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Russian sociologist: ‘Almost no one in Russia wanted real democracy with separation of powers’

Russian sociologist: ‘Almost no one in Russia wanted real democracy with separation of powers’
Edited by: A. N.

Vladimir Putin and his regime are a logical reflection of the fact that “almost no one [in Russia] wanted a real democracy with separation of powers and a vibrant civil society,” according to Levada Center head Lev Gudkov. Consequently, it is possible to say that “Russians have received what the majority of them wanted.”

Lev Gudkov, Russian sociologist, head of Moscow-based Levada Center sociological research firm
Lev Gudkov, Russian sociologist, head of Moscow-based Levada Center sociological research firm

In an interview with Radio Liberty, Gudkov says that today, an authoritarian regime “with recidivist aspects of totalitarianism has been established in Russia,” with the regime having “practically a complete monopoly on the media” and with “information channels having been converted into instruments of propaganda.”

Moreover, he continues, “all the authority of the political police has been restored and in fact any normal political activity has been liquidated. No space in fact remains for political competition and free discussion.”

And Gudkov points out, “even a new ideology has appeared, one that didn’t exist and is almost Nazi in character: this is the idea of the scattered nation that must be reassembled under the umbrella of ‘the Russian world,’” one that trumps talk about separation of powers, accountable government, and elite circulation with “a mythology of the organic unity of power and people.”

Russia has developed in this way, the sociologist suggests, because “in 1990, no one seriously raised the question about the transformation of Soviet society into something democratic.” There was a lot of talk, but most of it was about ending the Community Party’s monopoly of power. Fearful of witch hunts, “no one raised the question of lustration.”

As a result, “power was very quickly handed over from the [Soviet] nomenklatura [a select list or class of people from which appointees for top-level government positions are drawn–Ed.] to a new group, outwardly anti-communist while still retaining in its hands all the instruments of power,” Gudkov continues. And that had an impact on everything else, including the entire “construction of power.”

The political parties which arose were “not parties which grew ‘from below,’ out of society itself and thus represented the interests of various social groups.” Instead, “these were simply various factions of the nomenklatura which were competing and struggling among themselves for power.”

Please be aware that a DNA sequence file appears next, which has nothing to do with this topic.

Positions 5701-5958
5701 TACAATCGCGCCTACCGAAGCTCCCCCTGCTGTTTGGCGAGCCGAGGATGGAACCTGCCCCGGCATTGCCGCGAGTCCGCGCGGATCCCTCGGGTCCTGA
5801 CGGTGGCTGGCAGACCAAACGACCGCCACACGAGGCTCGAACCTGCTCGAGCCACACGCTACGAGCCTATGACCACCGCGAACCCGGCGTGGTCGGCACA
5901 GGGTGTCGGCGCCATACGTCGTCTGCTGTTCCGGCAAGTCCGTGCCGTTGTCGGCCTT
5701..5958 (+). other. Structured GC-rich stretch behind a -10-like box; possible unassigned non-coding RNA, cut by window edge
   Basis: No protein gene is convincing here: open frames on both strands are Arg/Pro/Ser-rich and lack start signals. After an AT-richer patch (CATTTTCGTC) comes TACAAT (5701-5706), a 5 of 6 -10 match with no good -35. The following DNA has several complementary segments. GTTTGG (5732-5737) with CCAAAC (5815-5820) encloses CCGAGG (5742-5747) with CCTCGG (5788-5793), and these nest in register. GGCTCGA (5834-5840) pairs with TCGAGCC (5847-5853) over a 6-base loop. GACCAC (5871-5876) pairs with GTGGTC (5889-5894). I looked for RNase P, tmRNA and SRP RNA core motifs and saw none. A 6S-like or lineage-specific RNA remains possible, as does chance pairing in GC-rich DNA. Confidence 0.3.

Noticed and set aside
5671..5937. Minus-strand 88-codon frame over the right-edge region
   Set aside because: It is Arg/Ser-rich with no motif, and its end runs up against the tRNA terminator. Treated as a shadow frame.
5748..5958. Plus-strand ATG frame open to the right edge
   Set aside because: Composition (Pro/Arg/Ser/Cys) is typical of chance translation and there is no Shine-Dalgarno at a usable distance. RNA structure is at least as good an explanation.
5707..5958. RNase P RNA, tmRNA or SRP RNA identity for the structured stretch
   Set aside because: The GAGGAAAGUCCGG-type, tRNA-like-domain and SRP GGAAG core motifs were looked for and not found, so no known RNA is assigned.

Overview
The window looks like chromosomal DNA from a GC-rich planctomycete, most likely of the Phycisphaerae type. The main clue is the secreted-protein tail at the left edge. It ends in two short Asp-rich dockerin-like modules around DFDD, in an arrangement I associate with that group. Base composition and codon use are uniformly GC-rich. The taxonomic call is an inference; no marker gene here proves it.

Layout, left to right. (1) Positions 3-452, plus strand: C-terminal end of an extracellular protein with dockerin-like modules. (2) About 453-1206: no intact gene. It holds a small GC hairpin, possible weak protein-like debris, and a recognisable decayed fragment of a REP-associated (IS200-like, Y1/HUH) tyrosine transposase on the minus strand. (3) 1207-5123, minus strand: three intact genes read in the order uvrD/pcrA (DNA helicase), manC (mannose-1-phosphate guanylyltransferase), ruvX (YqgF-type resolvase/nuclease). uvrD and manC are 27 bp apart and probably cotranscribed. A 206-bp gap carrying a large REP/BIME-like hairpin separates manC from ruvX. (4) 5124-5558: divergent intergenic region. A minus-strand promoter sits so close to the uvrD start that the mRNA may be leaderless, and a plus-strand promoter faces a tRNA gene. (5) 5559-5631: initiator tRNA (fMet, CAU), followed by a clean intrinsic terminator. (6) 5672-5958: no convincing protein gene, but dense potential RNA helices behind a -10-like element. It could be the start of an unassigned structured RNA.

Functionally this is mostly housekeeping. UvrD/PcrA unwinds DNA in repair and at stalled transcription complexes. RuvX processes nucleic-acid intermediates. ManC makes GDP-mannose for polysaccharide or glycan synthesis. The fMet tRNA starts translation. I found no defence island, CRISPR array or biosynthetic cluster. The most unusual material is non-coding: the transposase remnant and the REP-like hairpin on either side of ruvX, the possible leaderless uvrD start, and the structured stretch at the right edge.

The only people who took the idea of reform seriously were the economists, Gudkov says. And that promoted the redistribution of property with “its privatization into the interests of the former second echelon.” But “nothing was done” in the political sphere to promote the growth and institutionalization of democracy.

With the collapse in Boris Yeltsin’s level of support by the mid-1990s, the public opinion pollster continues, “expectations for an authoritarian leader grew” alongside intensifying “conservative or reactionary trends.” Yeltsin might have chosen to try to recover his popular support, but instead, he decided to rely on the security structures “and above all the political police.”

Consequently, according to Gudkov, Putin’s elevation was entirely logical, but in fact it would not have mattered that much “who became successor.” Others would likely have moved in much the same direction. And whenever popular support declines, such a Russian leader will rely on the police rather than trying to mobilize people by democratic means.

This could not have happened without a certain amount of popular approval or at least willingness to go along. The calculations of the president and the attitudes of the population were mutually “reinforcing” and there is no way to decide which is the chicken and which is the egg. “No propaganda could have been effective if it had not relied on definite structures of mass consciousness.”

The roots of this mass consciousness, Gudkov argues, lie in the sense of loss Russians experienced after 1991, and then the transformation of these feelings of loss in a “masochistic” direction, one in which Russians and their leaders acknowledged that they were not like others but bad, while at the same time insisting that others respect them.

“The result of this became the growth of dark lowlife nationalism and xenophobia and assertiveness in opposing oneself to the rest,” he says. Putin has exploited these feelings “very effectively” while turning increasingly to repression and the restoration of “institutions which existed in Soviet times, the centralization of administration and the rest.”

From this perspective, Gudkov suggests that the reason Russia did not become democratic is “because in general no one wanted this. No one raised the question seriously about the creation of parallel institutions, programs of political action and so on.” Some people talked about these things but no groups emerged to effectively act on them.

And as a result, “whatever the nature of the regime and whatever propaganda or demagoguery it engages in, its main force consists in the fact that resistance to it is very weak. There is no alternative – that is the main problem. Or there is no faith in the possibility of an alternative,” Gudkov concludes.

Edited by: A. N.
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